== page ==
Donald Rumsfeld, a two-time US defence secretary and architect of the 2003 US invasion of Iraq, has died at the age of 88, his family said on Wednesday.
Although he spent decades as a congressman and cabinet secretary to multiple presidential administrations, his legacy was shaped by the decision by President George W Bush to invade Iraq after the September 11 terrorist attacks.
Rumsfeld, who had advocated attacking Saddam Hussein’s Iraq before rejoining government as Bush’s defence secretary in 2001, became the invasion’s leading advocate within the administration. He bore much of the criticism when a quick military victory against Saddam turned into a grinding counterinsurgency, which Rumsfeld had insufficiently planned for.
“It is with deep sadness that we share the news of the passing of Donald Rumsfeld, an American statesman and devoted husband, father, grandfather and great-grandfather,” the family said.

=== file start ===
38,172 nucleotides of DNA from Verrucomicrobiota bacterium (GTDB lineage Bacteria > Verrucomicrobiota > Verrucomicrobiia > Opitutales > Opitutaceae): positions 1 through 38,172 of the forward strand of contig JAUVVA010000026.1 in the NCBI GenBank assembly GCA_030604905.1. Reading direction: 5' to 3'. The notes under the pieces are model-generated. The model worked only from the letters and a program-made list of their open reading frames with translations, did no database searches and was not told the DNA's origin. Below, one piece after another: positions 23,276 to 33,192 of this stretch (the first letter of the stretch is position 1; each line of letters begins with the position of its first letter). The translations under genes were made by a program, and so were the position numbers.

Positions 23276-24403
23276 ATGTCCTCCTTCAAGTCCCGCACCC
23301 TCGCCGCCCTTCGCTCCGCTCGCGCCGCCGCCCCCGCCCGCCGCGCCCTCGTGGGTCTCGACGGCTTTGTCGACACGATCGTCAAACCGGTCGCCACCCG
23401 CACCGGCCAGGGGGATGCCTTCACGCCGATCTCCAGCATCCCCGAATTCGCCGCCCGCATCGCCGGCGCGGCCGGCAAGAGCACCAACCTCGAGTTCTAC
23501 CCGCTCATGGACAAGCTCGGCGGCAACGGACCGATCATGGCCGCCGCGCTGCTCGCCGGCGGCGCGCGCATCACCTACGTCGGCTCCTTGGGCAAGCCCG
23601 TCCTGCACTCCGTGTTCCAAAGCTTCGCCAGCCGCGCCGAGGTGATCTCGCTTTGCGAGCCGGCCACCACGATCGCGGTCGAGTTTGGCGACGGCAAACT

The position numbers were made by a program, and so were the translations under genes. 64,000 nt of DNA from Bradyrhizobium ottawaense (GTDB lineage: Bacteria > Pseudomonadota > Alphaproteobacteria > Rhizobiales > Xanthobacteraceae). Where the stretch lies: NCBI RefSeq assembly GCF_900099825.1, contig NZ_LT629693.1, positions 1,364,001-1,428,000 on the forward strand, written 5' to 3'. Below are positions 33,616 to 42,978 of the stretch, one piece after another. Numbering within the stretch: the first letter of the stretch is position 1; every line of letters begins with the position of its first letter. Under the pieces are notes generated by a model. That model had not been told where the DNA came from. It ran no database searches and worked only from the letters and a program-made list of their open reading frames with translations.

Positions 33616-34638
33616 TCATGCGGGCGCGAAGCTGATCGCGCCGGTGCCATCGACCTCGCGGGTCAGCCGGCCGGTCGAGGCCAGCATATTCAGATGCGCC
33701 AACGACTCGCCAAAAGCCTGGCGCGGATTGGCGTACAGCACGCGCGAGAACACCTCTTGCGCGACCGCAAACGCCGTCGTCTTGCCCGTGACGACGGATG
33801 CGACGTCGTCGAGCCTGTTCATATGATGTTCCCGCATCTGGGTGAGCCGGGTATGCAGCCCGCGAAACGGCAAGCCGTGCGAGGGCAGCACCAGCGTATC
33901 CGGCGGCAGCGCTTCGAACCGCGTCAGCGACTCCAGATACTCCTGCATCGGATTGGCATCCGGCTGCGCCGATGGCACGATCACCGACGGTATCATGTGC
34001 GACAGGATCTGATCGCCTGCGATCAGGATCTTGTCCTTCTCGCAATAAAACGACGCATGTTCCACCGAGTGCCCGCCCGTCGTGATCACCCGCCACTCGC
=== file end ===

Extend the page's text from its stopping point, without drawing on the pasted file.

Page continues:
“History may remember him for his extraordinary accomplishments over six decades of public service, but for those who knew him best and whose lives were forever changed as a result, we will remember his unwavering love for his wife Joyce, his family and friends, and the integrity he brought to a life dedicated to country,” the family added.
A US Navy veteran and Princeton University graduate, Rumsfeld served three terms as a Republican congressman from Illinois in the 1960s, before resigning from Congress to join Richard Nixon’s White House, where he was director of the Office of Economic Opportunity and counsellor to the president. Nixon later appointed Rumsfeld as US ambassador to Nato in Brussels.
After Nixon resigned following the Watergate scandal, Rumsfeld returned to Washington and worked for Nixon’s successor, Gerald Ford, as White House chief of staff. His deputy in that post was Dick Cheney, who would form a life-long alliance with the elder Republican. In 1975, Ford appointed Rumsfeld as secretary of defence, a role he held until 1977.
Rumsfeld then spent several decades in the private sector, including eight years as chief executive of GD Searle & Company, a pharmaceutical company, and four years as chair of Gilead Sciences, another US drugmaker.
Rumsfeld returned to Washington in 2001, when Bush tapped him to once again serve as US defence secretary.